A COZIER CLUB
Club Manager Harald Bernberger talks
Richard H. Wagner
Cruise ship interview - AIDAaura - Aidas Cruises -Club Manager Harald Bernberger
HaraWhen last we spoke to Harald Bernberger, he was Club Manager of AIDAluna (read
interview). One year, a new baby and many sea miles later, we find him heading the hotel
operation on AIDAaura. Mr. Bernberger's enthusiasm for AIDA remains undimished.
At 42,289 gross tons, AIDAaura is smaller than AIDAluna (69,200 gross tons). "Here, it is more
intimate. On the big ships, you have your three ways of going from A to B on Decks 9, 10 and 11.
The AIDA Bar is a little bit off track. On here, the AIDA Bar is a much more central place.
Everybody goes through there, so everybody meets there. Everything is a little bit cozier, the
people meet. [It] is a little bit more family. It is nice. But you have people from both sides - -
some people like this, some people like that."
In addition to the difference in size, there are some differences in the ships' features. To
illustrate, whereas the theater on the Luna is part of the ship's atrium, the Aura has a traditional
theater. The Luna has three buffet restaurants as its main dining rooms whereas the Aura has two
Despite the difference in features, both ships offer AIDA's informal, contemporary cruise
experience. For example, there are no assigned dining times in the main restaurants. "In one
restaurant, the Market, we have times when you can go. We close it in between - - we are
refreshing it and refilling stuff. But you are not assigned to one of the times. People like it. The
other restaurant, the Calypso, is open throughout."
How the experience is presented is altered to fit the physical properties of the ship but the overall
experience remains the same. Take specialty restaurants for instance. Like the Luna, the Aura has
"a Rossini restaurant. [But] we don't have a steakhouse, we don't have a sushi bar [as on the
Luna]. It is combined here on the menu [of the Rossini]."
As a result, the same type of guest who travels on the Luna, travels on the Aura. "Overall, the
demographics are pretty much the same. If you have a school vacation in Germany, you have more
kids. Younger people want the sun, beach, suntan, diving. Mature people are more interested in
seeing Boston and eating a lobster, having a cup of coffee - - a more cultural destination. But it
doesn't matter which ship it is."
AIDA does, however use its smaller ships somewhat differently than its larger ships. "With the
smaller ships, you go to new destinations. The Vita goes down to the Amazon, the Cara goes down
all the way to the tip of South America. This one goes on different Caribbean cruises, it goes to
Asia, it goes to the Black Sea "
"You send these ships first and see how the bookings go and then the big ships - - check out how
it is accepted because not every destination is right away from the beginning full. We [also] see
how the buses and the flights are before we put a big ship there."
Consequently, the smaller ships tend to attract more people who have cruised with AIDA in the
past. "With the new destinations, you have more repeaters because they want to see the new
This is not to say that the smaller ships just go to exotic ports. On the day that this interview
was conducted, the Aura was docked one pier away from the Luna at Manhattan's Passenger Ship
Terminal. "New York works out for everybody. New York is different. New York is New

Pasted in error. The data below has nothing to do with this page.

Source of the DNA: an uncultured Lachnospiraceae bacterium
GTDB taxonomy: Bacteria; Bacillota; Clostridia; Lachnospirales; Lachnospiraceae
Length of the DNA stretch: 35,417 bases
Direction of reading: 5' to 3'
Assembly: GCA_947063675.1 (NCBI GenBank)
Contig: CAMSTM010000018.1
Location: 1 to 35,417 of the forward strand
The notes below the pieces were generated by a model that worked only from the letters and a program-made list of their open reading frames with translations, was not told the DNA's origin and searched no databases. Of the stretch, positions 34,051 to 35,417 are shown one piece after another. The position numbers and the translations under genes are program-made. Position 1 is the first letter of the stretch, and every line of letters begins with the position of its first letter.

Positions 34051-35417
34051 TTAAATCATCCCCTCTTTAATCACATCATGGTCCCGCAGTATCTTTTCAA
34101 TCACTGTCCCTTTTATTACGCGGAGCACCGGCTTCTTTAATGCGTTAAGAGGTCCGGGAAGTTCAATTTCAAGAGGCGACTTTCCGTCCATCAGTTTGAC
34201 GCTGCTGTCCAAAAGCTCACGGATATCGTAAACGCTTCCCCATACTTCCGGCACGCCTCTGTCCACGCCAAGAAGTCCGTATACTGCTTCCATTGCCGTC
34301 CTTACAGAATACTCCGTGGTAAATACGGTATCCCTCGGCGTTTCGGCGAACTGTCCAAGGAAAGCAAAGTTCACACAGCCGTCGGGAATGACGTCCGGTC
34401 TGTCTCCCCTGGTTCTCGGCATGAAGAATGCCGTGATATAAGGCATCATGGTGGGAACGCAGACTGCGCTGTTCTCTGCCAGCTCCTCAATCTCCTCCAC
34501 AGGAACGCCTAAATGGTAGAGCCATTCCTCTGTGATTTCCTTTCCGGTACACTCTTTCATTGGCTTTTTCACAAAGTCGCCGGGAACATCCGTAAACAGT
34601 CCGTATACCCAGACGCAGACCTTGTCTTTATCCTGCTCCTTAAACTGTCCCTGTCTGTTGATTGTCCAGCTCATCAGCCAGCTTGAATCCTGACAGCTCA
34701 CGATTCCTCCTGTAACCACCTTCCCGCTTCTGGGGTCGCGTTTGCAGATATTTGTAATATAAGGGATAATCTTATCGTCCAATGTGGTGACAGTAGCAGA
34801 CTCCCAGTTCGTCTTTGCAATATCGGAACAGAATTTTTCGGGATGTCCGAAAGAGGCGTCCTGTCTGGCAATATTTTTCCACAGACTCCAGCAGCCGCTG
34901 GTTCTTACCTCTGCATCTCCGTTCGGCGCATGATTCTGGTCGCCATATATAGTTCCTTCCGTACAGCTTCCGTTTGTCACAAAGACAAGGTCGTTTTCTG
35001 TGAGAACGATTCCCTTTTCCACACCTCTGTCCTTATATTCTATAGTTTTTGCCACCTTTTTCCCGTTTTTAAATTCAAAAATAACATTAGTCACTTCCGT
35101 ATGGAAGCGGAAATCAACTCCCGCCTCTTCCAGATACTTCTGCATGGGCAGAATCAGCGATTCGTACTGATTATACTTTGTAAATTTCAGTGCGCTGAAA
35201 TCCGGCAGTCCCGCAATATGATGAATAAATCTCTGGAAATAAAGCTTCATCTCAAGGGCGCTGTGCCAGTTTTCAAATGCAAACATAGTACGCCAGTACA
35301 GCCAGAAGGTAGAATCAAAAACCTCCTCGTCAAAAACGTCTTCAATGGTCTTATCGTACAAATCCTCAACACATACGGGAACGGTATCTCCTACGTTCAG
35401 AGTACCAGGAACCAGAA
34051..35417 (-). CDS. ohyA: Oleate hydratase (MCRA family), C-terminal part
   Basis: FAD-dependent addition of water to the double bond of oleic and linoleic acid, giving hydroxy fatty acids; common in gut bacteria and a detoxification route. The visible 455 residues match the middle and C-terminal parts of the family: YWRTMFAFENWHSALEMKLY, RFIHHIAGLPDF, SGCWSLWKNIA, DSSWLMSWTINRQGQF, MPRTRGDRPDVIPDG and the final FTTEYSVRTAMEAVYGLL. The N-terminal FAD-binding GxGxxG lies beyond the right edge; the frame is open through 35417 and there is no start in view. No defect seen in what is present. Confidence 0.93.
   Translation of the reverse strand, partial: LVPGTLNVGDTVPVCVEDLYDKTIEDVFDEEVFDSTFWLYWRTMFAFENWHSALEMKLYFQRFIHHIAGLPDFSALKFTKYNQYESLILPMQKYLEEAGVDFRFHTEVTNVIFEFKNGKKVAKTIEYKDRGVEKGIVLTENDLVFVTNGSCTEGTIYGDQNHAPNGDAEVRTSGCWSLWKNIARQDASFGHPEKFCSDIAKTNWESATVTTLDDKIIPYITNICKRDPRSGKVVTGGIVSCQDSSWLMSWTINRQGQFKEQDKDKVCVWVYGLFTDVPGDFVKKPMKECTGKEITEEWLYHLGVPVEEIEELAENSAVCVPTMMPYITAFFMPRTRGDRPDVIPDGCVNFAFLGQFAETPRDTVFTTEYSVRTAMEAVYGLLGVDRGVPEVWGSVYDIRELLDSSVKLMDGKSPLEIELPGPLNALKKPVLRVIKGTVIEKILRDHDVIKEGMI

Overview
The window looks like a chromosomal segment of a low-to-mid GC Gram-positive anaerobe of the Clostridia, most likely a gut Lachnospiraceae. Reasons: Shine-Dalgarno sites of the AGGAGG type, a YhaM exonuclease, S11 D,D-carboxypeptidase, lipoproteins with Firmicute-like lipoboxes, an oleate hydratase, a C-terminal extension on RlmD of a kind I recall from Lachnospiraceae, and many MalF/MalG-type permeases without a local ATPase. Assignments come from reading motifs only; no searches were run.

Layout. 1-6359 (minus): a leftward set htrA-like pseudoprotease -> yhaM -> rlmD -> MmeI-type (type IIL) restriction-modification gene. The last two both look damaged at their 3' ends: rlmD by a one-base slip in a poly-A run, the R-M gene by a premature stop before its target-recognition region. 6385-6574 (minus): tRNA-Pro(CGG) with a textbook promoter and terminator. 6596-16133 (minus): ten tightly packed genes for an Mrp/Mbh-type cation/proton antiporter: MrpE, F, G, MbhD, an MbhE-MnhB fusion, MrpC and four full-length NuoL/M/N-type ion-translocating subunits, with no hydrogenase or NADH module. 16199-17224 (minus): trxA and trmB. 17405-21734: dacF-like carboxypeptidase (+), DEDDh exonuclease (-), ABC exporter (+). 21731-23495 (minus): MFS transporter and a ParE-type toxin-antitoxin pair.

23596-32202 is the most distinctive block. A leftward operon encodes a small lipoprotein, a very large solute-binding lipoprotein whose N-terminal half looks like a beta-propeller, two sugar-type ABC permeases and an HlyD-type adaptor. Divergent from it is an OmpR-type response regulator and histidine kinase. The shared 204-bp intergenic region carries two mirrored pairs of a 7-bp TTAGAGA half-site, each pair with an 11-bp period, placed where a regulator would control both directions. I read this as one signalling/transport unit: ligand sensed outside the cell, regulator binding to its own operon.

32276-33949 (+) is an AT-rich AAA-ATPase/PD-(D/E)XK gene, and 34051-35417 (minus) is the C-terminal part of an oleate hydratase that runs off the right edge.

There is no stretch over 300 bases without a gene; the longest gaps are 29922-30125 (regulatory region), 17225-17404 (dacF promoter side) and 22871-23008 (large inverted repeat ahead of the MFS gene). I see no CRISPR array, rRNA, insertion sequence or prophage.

York. You can't compare it with anything in the world. It does not compare with anything else
that has existed and that is also how the rest of the world sees it."
2010 was AIDA's most successful year thus far, with 511,400 guests traveling on the line' ships -
- up 97,400 over the year before. "We are still full and for certain destinations, [it is difficult to
get the cabin you most desire]."
Accordingly, AIDA is expanding rapidly. 2011 saw the entry into service of Luna's sister ship
AIDAsol. "Next year, the AIDAmara is coming. We do a break - - one year with no new ships.
Then we have ordered two new ships that will be built in Japan."
The latter two ships will be far larger than any ship in the current AIDA fleet - - 125,000 gross
tons with 3,250 passenger berths. Given AIDA's success the increase in size is not that much of a
surprise. However, the selection of Mitsubishi Heavy Industries to build the ships did come as a
surprise to many. AIDA is Germany's leading cruise line and all but one of its current fleet was
built in Germany. Indeed, its most recent class of large ships, which includes the Luna, was built
in Germany by Meyer Werft, a firm that has achieved a considerable reputation for high quality
Mr. Bernberger explained that the reasons for the selection are straightforward. First, when a
cruise line wants to build a new ship, it issues a document setting forth specifications for the new
ship and inviting the various shipyards to make proposals for building such a ship. "Meyer did
not even write an offer. He says: 'Why should I write an offer, I don't have space. I am booked
with this, this, this and this. They have their books full." Indeed, Celebrity Cruises, Disney
Cruises, Royal Caribbean, and Norwegian Cruise Line all have ships on order from Meyer Werft.
Second, the other European shipyards did submit offers "but compared to Mitsubishi, the price
was tremendously [higher]."
Third, "Princess [a sister company to AIDA in the Carnival family of companies] has built
already two ships [Diamond Princess and Sapphire Princess] in Mitsubishi, which they are very
happy with. [It is like] when you build your house, you look to see who will build with the same
quality for the price."
The first of these new ships will enter service in March 2015 and the second a year later.
Guests on the Aura, do inquire about the choice but they are satisfied once the facts are explained
to them. "I think AIDA does very good public relations work. We always play with open